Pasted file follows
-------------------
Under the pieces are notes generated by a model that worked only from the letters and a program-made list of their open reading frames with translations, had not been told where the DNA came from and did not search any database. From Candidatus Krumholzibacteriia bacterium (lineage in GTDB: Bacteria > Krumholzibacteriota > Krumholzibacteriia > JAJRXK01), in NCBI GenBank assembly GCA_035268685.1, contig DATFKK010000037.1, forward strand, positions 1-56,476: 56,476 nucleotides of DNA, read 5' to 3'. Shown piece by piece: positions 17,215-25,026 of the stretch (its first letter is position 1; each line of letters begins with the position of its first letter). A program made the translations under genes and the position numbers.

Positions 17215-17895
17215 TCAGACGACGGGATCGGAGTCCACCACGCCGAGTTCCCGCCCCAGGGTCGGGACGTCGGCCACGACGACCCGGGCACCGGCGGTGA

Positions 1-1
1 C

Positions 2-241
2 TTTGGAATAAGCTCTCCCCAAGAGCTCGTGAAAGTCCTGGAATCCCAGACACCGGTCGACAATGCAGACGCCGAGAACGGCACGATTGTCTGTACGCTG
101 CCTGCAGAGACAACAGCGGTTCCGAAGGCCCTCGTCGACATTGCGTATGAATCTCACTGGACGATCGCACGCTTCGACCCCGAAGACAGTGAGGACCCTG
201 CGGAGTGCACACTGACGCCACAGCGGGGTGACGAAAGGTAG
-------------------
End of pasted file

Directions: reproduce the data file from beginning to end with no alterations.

Under the pieces are notes generated by a model that worked only from the letters and a program-made list of their open reading frames with translations, had not been told where the DNA came from and did not search any database. From Candidatus Krumholzibacteriia bacterium (lineage in GTDB: Bacteria > Krumholzibacteriota > Krumholzibacteriia > JAJRXK01), in NCBI GenBank assembly GCA_035268685.1, contig DATFKK010000037.1, forward strand, positions 1-56,476: 56,476 nucleotides of DNA, read 5' to 3'. Shown piece by piece: positions 17,215-25,026 of the stretch (its first letter is position 1; each line of letters begins with the position of its first letter). A program made the translations under genes and the position numbers.

Positions 17215-17895
17215 TCAGACGACGGGATCGGAGTCCACCACGCCGAGTTCCCGCCCCAGGGTCGGGACGTCGGCCACGACGACCCGGGCACCGGCGGTGA

Positions 1-1
1 C

Positions 2-241
2 TTTGGAATAAGCTCTCCCCAAGAGCTCGTGAAAGTCCTGGAATCCCAGACACCGGTCGACAATGCAGACGCCGAGAACGGCACGATTGTCTGTACGCTG
101 CCTGCAGAGACAACAGCGGTTCCGAAGGCCCTCGTCGACATTGCGTATGAATCTCACTGGACGATCGCACGCTTCGACCCCGAAGACAGTGAGGACCCTG
201 CGGAGTGCACACTGACGCCACAGCGGGGTGACGAAAGGTAG